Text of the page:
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South Korean drama Poetry explores the beauty and nastiness of life

By in Culture

rating: ★★★1/2

In recent years, there have been few national cinemas as intriguing and accomplished as South Korean cinema.

Park Chan-wook and Bong Joon-ho, the directors of Oldboy and The Host, are among the world’s finest directors of genre film. While Lee Chang-dong isn’t a genre filmmaker and is not quite the same caliber a director as his South Korean brethren, his latest film, Poetry is the kind of complex, quiet character study that you won’t find in North America.

Mija (Yun Jeong-hie) is an elderly woman who works part-time as a maid for an old man debilitated from a stroke. She also takes care of her grandson, Jongwook, a hapless and dour teenager who lethargically sits around their cramped apartment watching television game shows or chatting with his worthless friends. Mija is forgetting things, mostly words and turns of phrase. Her doctor is concerned and thinks it might be Alzheimer’s. Mija doesn’t give it much thought.

On her way home from the doctor, she sees a poster advertising a community poetry class. Mija’s daughter has always thought Mija had a poet’s vein, admiring beauty and saying odd things. Because of this, Mija enrolls in the class in an attempt to write just one poem before it finishes. She spends time admiring trees and apples, and taking notes of beautiful things in her little notebook.

However, things get complicated when Jongwook is implicated along with his five friends in the rape of a teenage girl who recently committed suicide. The parents of the boys are planning an out of court settlement with the mother of the girl, but Mija doesn’t have the money to afford the settlement. Watching Mija deal with these various difficulties is the main dramatic thrust of Poetry, but merely figuring out her character is its greatest pleasure.

Poetry is an exploration of both the beautiful and nasty things of life.

Mija has the mind of an artist. She is perceptive and sees meaning in everything. She goes to poetry readings and is deeply moved by the readers’ personal verses. When a man makes some dirty jokes in a preamble to his poem, she is profoundly disturbed by his vulgarity, thinking it mocks the beauty of poetry. Her potential Alzheimer’s doesn’t seem to get her down. Whether this is delusion or optimism is left to the viewer to decide. Yun Jeong-hie’s performance is simply wonderful.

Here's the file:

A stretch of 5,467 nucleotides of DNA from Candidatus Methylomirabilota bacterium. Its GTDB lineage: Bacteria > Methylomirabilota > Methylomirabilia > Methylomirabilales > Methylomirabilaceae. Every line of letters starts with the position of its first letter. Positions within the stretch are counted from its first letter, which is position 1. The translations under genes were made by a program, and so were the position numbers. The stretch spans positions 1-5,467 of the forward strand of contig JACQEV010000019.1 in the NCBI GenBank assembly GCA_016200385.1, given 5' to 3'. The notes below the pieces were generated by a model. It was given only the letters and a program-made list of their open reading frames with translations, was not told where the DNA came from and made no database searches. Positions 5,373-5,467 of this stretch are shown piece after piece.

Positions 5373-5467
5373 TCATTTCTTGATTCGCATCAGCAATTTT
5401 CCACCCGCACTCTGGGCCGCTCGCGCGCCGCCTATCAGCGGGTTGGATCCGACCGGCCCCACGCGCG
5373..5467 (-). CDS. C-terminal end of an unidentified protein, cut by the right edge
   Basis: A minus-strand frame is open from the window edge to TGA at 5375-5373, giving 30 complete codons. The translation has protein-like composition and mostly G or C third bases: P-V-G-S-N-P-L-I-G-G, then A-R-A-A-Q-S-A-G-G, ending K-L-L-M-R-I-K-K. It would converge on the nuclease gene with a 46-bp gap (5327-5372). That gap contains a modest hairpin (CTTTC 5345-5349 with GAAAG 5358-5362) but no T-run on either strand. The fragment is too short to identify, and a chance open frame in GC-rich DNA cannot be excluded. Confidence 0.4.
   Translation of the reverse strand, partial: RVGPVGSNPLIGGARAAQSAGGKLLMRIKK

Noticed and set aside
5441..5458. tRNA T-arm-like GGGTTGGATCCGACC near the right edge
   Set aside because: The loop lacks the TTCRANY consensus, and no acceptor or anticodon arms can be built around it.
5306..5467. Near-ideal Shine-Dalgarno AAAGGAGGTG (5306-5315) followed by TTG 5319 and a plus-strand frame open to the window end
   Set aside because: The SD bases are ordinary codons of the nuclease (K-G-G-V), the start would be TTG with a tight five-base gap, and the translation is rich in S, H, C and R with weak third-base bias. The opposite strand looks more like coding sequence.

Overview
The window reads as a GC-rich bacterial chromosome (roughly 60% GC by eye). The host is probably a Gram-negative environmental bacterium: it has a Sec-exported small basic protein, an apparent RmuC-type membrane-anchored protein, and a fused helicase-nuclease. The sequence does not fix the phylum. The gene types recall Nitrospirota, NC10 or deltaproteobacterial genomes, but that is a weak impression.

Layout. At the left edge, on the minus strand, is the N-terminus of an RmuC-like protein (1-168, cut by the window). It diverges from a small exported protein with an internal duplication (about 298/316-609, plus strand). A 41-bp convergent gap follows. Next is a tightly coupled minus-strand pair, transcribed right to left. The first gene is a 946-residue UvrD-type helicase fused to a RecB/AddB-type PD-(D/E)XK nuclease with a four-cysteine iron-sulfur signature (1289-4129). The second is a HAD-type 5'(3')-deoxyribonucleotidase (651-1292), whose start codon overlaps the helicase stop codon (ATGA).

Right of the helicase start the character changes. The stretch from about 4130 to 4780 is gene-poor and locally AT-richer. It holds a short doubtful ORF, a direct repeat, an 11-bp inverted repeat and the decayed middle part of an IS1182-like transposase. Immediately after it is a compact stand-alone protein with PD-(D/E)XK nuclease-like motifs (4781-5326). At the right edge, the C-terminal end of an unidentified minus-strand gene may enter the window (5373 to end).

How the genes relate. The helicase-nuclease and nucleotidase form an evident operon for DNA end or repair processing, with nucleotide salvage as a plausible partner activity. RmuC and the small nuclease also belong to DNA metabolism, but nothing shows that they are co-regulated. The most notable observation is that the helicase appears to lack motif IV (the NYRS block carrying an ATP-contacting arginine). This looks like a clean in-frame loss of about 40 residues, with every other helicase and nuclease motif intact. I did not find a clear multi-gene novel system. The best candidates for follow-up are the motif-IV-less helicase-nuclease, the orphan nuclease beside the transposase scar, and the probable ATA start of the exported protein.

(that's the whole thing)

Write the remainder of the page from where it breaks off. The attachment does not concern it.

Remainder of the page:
Poetry’s exploration of human nastiness isn’t explicit like Oldboy or Memories of Murder, but it doesn’t shy away from unpleasant situations either. A scene where the fathers of the boys who committed the rape cordially discuss the settlement over beer and food at a restaurant is quietly disturbing. Here are normal people discussing atrocious things like it is any other order of business needing to be sorted out.

This is a languid and quiet film. It takes its precious time and lacks any kind of melodrama. I couldn’t notice a musical score to help cue the emotions. Its characters are complex and hard to figure out. Lee doesn’t spell out their emotions for you. He trusts you to figure them out for yourself. The cinematography is still and there is a lack of cuts, allowing your eyes to creep over all the spaces of the frame and ponder what is happening. More importantly, it allows you to contemplate its characters and watch their faces, specifically Mija’s.

In East Asian cinema, I’ve noticed that the frames are always cluttered but there is an order and eloquence to them lacking in Western films that try to approximate the lived-in look of rooms. A shot of Mija’s kitchen is filled to the edges of the frame with utensils, pictures, cards and notes pinned about, but none of these items feel like props. In American films, the items always feel added as a way to create atmosphere. Here, they are simply parts of the frame. It’s like you are peering into an actual room. The control of the camera and the restraint allow even the simple squalor to be beautiful.

However, Poetry is not perfect. For a film about poetry, Lee’s film is a little too controlled. There seems little spontaneity in the film. Even bursts of vibrancy are calculated. The ending is unclear. Its lack of resolution seems confused, not ambitious. The plot and even the beautiful images don’t seem to warrant 139 minutes.

Poetry is another signal that South Korea is home to the most interesting foreign films being made today. Its quiet drama and performances will reward the patient viewer. You will come away from it wanting to explore more of the Korean New Wave and the wonderful stories being told in this fascinating East Asian country.

[box type=”info”]Poetry is currently playing at the Broadway Theatre.[/box]

Photo: Supplied

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